Unless otherwise noted or indicated by context, the following terms used in this prospectus have the following meanings:

 

“API gravity” refers to American Petroleum Institute gravity.

 

“ASCI” refers to the Argus Sour Crude Index, a pricing index used to approximate market prices for sour, heavy crude oil.

 

“Bakken” refers to both a crude oil production region generally covering North Dakota, Montana and Western Canada, and the crude oil that is produced in that region.

 

“barrel” refers to a common unit of measure in the oil industry, which equates to 42 gallons.

 

“blendstocks” refers to various compounds that are combined with gasoline or diesel from the crude oil refining process to make finished gasoline and diesel; these may include natural gasoline, FCC unit gasoline, ethanol, reformate or butane, among others.

 

“bpd” refers to an abbreviation for barrels per day.

 

“CAPP” refers to the Canadian Association of Petroleum Producers.

 

“catalyst” refers to a substance that alters, accelerates, or instigates chemical changes, but is not produced as a product of the refining process.

 

“CBOB” refers to conventional blendstock for oxygenate blending.

 

“coke” refers to a coal-like substance that is produced from heavier crude oil fractions during the refining process.

 

“complexity” refers to the number, type and capacity of processing units at a refinery, measured by the Nelson Complexity Index, which is often used as a measure of a refinery’s ability to process lower quality crude in an economic manner.

 

“crack spread” refers to a simplified calculation that measures the difference between the price for light products and crude oil. For example, we reference (a) the 2-1-1 crack spread, which is a general industry standard that approximates the per barrel refining margin resulting from processing two barrels of crude oil to produce one barrel of gasoline and one barrel of heating oil or ULSD, and (b) the 4-3-1 crack spread, which is a benchmark utilized by our Toledo refinery that approximates the per barrel refining margin resulting from processing four barrels of crude oil to produce three barrels of gasoline and one-half barrel of jet fuel and one-half barrel of ULSD.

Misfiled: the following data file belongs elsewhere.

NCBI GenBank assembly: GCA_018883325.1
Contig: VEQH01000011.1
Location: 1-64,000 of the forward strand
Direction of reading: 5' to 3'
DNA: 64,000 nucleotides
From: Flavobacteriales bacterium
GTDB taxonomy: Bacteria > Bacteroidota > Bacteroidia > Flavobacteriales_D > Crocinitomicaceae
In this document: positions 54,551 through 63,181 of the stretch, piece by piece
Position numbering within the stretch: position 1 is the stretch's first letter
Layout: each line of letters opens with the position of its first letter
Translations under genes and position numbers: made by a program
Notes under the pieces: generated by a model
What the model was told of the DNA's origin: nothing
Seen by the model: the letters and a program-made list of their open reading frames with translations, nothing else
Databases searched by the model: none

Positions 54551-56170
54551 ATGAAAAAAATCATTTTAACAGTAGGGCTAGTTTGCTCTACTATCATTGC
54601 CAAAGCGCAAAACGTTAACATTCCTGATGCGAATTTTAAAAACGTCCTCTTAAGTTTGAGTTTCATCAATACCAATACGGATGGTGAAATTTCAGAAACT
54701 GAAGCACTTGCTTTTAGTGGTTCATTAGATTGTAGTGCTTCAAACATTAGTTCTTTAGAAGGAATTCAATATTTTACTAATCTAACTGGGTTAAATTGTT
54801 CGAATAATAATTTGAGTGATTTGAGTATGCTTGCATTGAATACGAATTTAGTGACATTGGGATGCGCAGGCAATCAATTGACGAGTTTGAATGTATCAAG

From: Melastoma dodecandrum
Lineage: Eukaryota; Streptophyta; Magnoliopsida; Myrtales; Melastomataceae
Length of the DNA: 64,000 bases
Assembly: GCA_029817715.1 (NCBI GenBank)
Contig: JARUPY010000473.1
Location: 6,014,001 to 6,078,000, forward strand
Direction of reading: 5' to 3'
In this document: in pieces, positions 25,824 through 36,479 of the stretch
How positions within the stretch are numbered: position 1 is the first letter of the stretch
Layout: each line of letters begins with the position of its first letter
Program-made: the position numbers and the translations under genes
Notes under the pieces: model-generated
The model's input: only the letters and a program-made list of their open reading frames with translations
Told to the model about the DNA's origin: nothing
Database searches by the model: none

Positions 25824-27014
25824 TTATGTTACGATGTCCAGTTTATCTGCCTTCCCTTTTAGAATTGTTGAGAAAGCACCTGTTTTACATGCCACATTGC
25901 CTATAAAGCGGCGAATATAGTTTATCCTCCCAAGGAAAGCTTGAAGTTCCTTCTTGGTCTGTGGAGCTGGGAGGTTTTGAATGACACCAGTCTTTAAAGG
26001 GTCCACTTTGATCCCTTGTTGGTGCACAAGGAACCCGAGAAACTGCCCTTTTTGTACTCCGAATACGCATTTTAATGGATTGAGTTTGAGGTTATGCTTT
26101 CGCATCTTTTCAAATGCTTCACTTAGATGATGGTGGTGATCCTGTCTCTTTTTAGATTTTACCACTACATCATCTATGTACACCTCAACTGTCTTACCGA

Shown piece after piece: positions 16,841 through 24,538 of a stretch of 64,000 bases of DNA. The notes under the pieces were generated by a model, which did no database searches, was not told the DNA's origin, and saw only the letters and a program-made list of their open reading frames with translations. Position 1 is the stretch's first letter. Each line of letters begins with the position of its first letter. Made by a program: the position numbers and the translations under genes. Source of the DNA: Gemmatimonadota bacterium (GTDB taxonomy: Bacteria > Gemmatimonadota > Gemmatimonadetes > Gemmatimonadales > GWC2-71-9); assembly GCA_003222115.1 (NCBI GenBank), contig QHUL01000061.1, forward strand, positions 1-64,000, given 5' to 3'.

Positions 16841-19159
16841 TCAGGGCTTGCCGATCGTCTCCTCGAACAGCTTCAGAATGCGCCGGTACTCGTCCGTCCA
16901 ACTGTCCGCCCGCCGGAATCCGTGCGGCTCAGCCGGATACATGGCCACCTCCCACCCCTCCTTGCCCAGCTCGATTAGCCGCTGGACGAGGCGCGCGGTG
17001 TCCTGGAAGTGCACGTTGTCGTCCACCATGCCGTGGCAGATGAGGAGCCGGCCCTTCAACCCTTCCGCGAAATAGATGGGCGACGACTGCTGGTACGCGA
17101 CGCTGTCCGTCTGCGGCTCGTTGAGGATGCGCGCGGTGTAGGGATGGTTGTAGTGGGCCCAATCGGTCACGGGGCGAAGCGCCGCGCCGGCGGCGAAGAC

“Dated Brent” refers to Brent blend oil, a light, sweet North Sea crude oil, characterized by an API gravity of 38° and a sulfur content of approximately 0.4 weight percent that is used as a benchmark for other crude oils.

 

“distillates” refers primarily to diesel, heating oil, kerosene and jet fuel.

 

“downstream” refers to the downstream sector of the energy industry generally describing oil refineries, marketing and distribution companies that refine crude oil and sell and distribute refined products. The opposite of the downstream sector is the upstream sector, which refers to exploration and production companies that search for and/or produce crude oil and natural gas underground or through drilling or exploratory wells.

 

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Table of Contents

“EPA” refers to the United States Environmental Protection Agency.

 

“ethanol” refers to a clear, colorless, flammable oxygenated liquid. Ethanol is typically produced chemically from ethylene, or biologically from fermentation of various sugars from carbohydrates found in agricultural crops and cellulosic residues from crops or wood. It is used in the United States as a gasoline octane enhancer and oxygenate.